Pearl Meets the Chickens
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Life Lived Outside
The Kerby's Nursery E-Newsletter
November 19, 2020
Camellias  |   Weekly Special  |   New Arrivals
Pearl Meets the Chickens
by Joey Bokor

My family has always been a cocker spaniel family. When I was born, we had two cockers named Spanky and Snuffy, and I'm pretty sure my grandparents had one named Barney. Below, that's me in the garden below with one of our pups. Then around high school, we had Mervin Wexford Dancrodile III (yes that was his name), and when Abby was born, we had Charlie.

Not wanting to break tradition, we recently added the cutest little cocker spaniel to our family. Her name is Pearl and she is adapting to her new home well. The girls love her and her energetic playfulness. Her teeth are sharp, but she is starting to learn the words 'Leave It'.

Pearl especially loves playing in the yard. There is lots of room for her to run around and explore, and each day she notices something new. This week it was the chicken coop. It's funny to watch her head perk up and cock to the side as she tries to decide what the strange two-legged critters running around inside the fence are. Hilary, the quiet ruler of the roost, is the only chicken that doesn't flee when Pearl approaches the chicken yard, so chicken and dog have had a couple of staring contests.

This morning, the chickens were squawking that they were hungry, so Pearl and I went out to feed them. I wasn't brave enough to let her in the chicken yard with me. We'll save a face-to-face meeting for another time, but she nosed all around the perimeter fence. I think she was mostly interested in getting in on the feeding. She didn't bark at them, just sort of sniffed and investigated. Hopefully, her temperament won't change too much, and we can teach her to be friends with the chickens.

Well, while we've been busy with the new puppy, the holiday season just kind of crept up on us. Can you believe Thanksgiving is next week? To get you in the holiday spirit, this weekend, our Merry and Bright Holiday Wall will open up. Come on in to check out the beautiful holiday plants, including poinsettias, reindeer philodendron and Norfolk Island pines. Plus, you can take a festive family picture and just enjoy being outside in the fresh air. Speaking of fresh air, it's time to take the puppy out again. I think she just wants to go say hello to her chickens.
Happy Gardening,
The Kerby's Nursery Family

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The Holiday Wall
Opening this weekend.

The Weekly Special
All Camellias - 10% Off
Camellias are a classic southern flower. Their beautiful blooms light up partly shady areas from fall to early spring. The sasanqua varieties are just beginning to bud, so plant now for gorgeous cool season color.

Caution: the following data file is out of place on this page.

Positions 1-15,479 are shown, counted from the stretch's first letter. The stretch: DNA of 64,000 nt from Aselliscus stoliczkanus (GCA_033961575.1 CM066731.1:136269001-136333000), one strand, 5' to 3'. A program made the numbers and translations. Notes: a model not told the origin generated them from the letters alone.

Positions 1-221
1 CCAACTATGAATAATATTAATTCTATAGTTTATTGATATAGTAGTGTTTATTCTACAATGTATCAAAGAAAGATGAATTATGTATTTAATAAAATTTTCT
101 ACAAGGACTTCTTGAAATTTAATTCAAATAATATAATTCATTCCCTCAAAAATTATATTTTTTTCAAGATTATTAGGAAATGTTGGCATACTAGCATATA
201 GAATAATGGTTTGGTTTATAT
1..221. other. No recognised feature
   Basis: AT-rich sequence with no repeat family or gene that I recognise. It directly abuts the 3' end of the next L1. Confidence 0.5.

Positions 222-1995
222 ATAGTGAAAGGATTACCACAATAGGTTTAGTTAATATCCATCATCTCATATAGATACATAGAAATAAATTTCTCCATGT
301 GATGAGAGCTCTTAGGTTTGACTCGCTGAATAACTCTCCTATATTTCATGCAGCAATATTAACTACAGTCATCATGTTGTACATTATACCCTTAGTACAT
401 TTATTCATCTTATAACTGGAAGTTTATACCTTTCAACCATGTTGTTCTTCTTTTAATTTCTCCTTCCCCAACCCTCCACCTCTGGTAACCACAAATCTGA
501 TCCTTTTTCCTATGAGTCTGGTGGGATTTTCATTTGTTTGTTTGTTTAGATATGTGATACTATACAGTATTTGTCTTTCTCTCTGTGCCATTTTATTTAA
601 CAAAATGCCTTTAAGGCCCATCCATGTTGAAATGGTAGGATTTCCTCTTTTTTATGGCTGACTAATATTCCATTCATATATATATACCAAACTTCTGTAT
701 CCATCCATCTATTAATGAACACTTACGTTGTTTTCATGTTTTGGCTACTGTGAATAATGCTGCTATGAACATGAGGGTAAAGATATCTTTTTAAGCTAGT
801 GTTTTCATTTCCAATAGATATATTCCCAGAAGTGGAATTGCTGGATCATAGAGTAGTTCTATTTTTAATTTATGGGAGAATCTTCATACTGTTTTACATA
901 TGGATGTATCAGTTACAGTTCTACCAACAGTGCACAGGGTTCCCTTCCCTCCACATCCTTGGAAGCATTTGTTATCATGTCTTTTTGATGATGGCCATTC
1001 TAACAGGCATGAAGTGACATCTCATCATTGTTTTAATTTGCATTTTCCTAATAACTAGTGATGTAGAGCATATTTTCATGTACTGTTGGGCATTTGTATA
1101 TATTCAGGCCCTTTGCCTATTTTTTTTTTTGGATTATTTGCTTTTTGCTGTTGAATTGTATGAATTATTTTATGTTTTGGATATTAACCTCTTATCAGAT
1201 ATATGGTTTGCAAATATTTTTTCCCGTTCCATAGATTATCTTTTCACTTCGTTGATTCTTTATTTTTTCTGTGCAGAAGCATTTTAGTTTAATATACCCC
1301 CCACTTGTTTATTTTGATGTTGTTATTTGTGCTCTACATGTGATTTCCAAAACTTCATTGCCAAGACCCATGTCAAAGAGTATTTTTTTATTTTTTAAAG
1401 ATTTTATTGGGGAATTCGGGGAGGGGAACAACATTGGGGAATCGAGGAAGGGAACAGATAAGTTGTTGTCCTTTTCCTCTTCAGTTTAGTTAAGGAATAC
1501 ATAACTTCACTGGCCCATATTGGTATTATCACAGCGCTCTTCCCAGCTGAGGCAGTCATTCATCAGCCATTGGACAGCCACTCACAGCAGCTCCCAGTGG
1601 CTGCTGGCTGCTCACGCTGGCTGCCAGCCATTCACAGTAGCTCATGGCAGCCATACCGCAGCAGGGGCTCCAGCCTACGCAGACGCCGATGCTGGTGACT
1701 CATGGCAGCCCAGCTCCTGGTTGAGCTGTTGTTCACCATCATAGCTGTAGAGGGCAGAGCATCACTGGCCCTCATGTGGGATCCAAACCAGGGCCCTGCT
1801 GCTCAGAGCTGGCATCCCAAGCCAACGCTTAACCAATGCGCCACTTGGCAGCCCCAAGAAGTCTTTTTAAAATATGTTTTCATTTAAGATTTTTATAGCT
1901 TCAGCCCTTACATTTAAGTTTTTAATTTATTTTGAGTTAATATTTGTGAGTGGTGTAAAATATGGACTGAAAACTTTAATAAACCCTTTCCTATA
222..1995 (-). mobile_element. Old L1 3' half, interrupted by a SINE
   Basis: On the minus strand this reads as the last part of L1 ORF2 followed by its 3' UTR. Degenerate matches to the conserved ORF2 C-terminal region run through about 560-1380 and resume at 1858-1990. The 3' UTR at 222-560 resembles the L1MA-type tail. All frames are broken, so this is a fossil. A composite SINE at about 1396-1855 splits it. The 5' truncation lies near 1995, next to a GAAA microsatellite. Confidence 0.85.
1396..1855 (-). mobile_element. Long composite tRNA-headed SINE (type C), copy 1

Valid Through 11/25/2020
Cannot be Combined with other Discounts.

Growing Camellias

For nearly 200 years, camellias have been a fixture in southern gardens. As landscape centerpieces or foundation plantings, they pull a garden together and their blooms bring a bit of cheer during the winter, when their color is warmly received.

Varieties: Camellias come in a variety of shapes, sizes and colors. From formal pinks to loose, ruffled reds, there is a look and a style for everyone. There are also two main varieties of camellias: sasanquas and japonicas. The sasanqua varieties tend to bloom from late fall to early winter and are usually compact, arching bushes. Some of our favorite sasanquas are Cotton Candy (a beautiful semi-double pink) and Shi-shi Gashira (a rosy-red semi-double). The japonica varieties bloom in winter and early spring, and include many shapes and sizes, including Pink Perfection, a perfectly formed, formal double flower! If you have room for more than one camellia, try planting multiple varieties that bloom at different times for color from October to May.

Plant Characteristics: Camellias are slow growing, eventually reaching six to eight feet tall and four to six feet wide. They need very little pruning, but make sure they have room to grow to their full potential. If pruning is needed, do it in early fall before blooms start to set.

Location: Camellias thrive best in part shade, and in an area that has good air circulation. Four hours of morning sun is ideal. Avoid too much afternoon sun, which is intense and hot, and can cause the leaves to burn.

Soil: Camellias love a rich, well-drained acidic soil such as Kerby's Pulverized Pine Soil. The more soil you can turn into the planting hole and surrounding area, the better your camellias will grow. Camellias do not like wet soil, so make sure that the area drains well, even after heavy rains.

Planting: The ideal time to plant camellias is during the fall and winter months, so that their roots can become established before summertime. It's also the time that many are blooming, so you'll get to enjoy some beautiful winter and spring color. For more planting and watering instructions, see Caring for New Plants.

New Arrivals
Reindeer Philodendron

Make Your Favorite Grinch Smile
6" Pot - $24.99

Ready, Set, Go for the Holidays.
Sizes and Prices Vary

Monstera Deliciosa

They are Sooooo Cute!
4" Pot - $14.00

Dwell at Kerby's - The Houseplant Shop

Send a living gift to your favorite plant person anywhere in the lower 48 states from the Dwell at Kerby's online houseplant shop.


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Kerby's Nursery

2311 S. Parsons Ave.

Seffner, FL 33584
(813) 685-3265

Store Hours

Monday - Saturday
9am - 5:30pm
11am - 4pm

Holiday Hours:

Wednesday, November 25th, 9am to 12pm Closed Thanksgiving Day

Starting on November 27th,
our closing time will be 5pm.